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extraneous factors are removed from the situation and all voices are allowed to be heard. This kind of theorizing can give added force to a quite common rhetorical tactic in arguments on normative issues. To argue that ‘you wouldn’t like that if it was done to you’ or ‘do unto others as you would be done by’ is a common tactic, and what the Rawlsian ‘veil of ignorance’ or the Habermasian ‘ideal speech situation’ does is to try to turn such pieces of folk wisdom into grounded operating principles. The problem is that these moves presuppose a prior willingness to engage in moral debate, that parties desire ‘reasonable agreement’ as Scanlon puts it, and are willing already to see others as human beings with interests that deserve to be taken seriously.23 Such a willingness simply does not exist in many of the circumstances under consideration here. This is not to deny the potential contribution of ‘critical theory’ as exemplified, for example, by Andrew Linklater’s most recent book, which defends the ideal of unconstrained consensus emerging from unfettered dialogue as the basis for community with great skill and passion.24 The problem is that to engage in this kind of dialogue is to undertake a re-evaluation of one’s values that inevitably will be painful and with no guarantee that the eventual outcome will be agreeable. Why would those who are comfortable with their values, indeed, as will often be the case, benefit substantially from them, enter into this process in the absence of some compelling reason to think that their situation is untenable?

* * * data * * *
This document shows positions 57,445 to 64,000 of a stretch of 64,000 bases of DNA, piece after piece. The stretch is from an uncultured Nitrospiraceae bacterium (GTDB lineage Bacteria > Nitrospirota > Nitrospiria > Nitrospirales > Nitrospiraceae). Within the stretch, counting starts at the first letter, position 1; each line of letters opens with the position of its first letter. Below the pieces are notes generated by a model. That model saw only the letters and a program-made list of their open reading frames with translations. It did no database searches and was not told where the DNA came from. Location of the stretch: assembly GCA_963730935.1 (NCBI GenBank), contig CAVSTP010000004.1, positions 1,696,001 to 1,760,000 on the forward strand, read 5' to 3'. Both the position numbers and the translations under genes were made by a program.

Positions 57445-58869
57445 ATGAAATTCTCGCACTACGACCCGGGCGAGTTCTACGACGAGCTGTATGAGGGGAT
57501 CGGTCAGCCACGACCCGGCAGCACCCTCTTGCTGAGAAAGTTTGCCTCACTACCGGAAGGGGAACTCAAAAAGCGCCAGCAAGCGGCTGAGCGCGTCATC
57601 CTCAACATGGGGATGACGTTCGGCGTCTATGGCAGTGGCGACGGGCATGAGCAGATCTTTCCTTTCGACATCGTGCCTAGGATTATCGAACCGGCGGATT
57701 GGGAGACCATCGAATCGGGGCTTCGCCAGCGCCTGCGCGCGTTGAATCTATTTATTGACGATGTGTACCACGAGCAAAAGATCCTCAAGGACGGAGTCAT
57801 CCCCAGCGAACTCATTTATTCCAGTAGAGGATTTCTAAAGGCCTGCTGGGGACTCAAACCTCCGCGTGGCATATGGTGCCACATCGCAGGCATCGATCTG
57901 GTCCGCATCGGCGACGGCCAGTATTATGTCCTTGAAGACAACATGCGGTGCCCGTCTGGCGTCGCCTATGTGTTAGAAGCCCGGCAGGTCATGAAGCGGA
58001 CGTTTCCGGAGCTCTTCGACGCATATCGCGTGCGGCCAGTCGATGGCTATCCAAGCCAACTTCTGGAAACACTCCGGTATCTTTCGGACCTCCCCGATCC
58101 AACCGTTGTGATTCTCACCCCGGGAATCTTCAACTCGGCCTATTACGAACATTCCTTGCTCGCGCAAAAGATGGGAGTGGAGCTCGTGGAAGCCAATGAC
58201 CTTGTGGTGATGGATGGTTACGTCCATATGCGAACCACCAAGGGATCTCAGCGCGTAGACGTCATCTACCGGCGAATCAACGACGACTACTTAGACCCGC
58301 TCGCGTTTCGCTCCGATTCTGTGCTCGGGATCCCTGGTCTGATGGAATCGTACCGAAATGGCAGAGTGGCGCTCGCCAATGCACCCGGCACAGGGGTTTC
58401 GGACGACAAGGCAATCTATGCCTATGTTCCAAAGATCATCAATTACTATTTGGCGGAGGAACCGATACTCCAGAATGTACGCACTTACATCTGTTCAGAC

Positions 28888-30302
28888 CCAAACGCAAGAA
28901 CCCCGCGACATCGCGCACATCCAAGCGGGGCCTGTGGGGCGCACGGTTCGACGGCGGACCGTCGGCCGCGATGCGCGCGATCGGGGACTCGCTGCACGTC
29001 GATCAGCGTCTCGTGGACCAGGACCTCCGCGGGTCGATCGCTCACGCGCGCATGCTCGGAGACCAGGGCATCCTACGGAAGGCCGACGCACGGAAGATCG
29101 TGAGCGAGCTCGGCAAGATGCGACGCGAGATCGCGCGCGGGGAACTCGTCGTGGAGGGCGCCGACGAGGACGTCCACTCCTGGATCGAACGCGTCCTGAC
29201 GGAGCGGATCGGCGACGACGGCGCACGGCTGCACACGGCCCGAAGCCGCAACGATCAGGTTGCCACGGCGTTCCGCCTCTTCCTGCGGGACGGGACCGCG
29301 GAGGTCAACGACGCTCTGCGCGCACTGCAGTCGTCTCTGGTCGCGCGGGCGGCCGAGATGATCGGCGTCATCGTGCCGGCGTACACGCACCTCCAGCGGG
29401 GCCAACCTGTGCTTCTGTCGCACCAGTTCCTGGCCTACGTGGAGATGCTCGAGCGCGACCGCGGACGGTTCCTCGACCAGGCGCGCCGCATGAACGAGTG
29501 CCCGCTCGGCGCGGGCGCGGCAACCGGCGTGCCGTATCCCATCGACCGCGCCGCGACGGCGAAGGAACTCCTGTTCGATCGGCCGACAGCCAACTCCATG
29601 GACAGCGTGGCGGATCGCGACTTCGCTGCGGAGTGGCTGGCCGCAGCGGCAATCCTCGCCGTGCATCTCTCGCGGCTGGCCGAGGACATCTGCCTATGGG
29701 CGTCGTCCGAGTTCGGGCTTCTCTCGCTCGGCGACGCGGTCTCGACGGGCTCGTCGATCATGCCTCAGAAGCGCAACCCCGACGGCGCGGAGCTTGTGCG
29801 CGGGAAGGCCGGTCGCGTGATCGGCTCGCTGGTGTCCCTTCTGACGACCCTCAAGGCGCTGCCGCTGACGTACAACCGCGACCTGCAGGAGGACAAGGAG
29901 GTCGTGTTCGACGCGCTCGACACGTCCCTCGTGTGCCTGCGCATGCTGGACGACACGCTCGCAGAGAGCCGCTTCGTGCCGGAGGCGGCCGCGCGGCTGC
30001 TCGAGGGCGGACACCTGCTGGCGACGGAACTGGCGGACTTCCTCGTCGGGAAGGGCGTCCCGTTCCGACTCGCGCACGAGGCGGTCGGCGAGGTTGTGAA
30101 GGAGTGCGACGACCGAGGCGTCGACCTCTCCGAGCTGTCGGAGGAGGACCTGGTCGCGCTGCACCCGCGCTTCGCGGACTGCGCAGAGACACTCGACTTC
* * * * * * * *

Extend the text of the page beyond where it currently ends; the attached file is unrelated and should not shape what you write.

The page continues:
From the postmodern to the premodern The route from the Requirement to ‘mutual respect’ seems to take us from one world to another, and yet the underlying structure of the argument is, in each case, much the same. In both cases the attempt to engage across cultures is made, each attempts to portrays itself as standing on impartial ground, but neither is able to sustain this claim. Putting the matter in different terms, each position rests upon a ‘metanarrative’ which the recipients of the message are tacitly invited to regard as compelling. From one influential recent perspective, reliance on metanarratives is a characteristically modernist strategy, and ‘incredulity towards metanarratives’ is a defining feature of the postmodern—here, perhaps, may be found a satisfactory route into problems of cultural diversity? 25 The writer who has engaged these problems most deeply from a postmodern perspective is Richard Rorty; his contribution is, however, profoundly ambiguous.26

24 25


Thomas Scanlon ‘Contractualism and Utilitarianism’, in Amartya Sen and Bernard Williams (eds.), Utilitarianism and Beyond (Cambridge: Cambridge University Press, 1982). Andrew Linklater, The Transformation of Political Community (Cambridge: Polity Press, 1998). See J-F. Lyotard, The Postmodern Condition: A Report on Knowledge (Manchester: Manchester University Press, 1986), p. xxiv for ‘incredulity towards metanarratives’. Richard Rorty, ‘Human Rights, Rationality and Sentimentality’, in Stephen Shute and Susan Hurley (eds.), On Human Rights (New York: Basic Books, 1993) is his major explicit statement on these matters; it draws on the thoughts expressed in essays collected in Contingency, Irony and Solidarity (Cambridge: Cambridge University Press, 1989), Objectivity, Relativism and Truth (Cambridge: Cambridge University Press, 1991) and Truth and Progress (Cambridge: Cambridge University Press, 1998)—this latter containing his ‘Human Rights, Rationality and Sentimentality’ essay. The implications of Rorty’s position for international political theory are discussed in Molly Cochran,

Cultural diversity and international political theory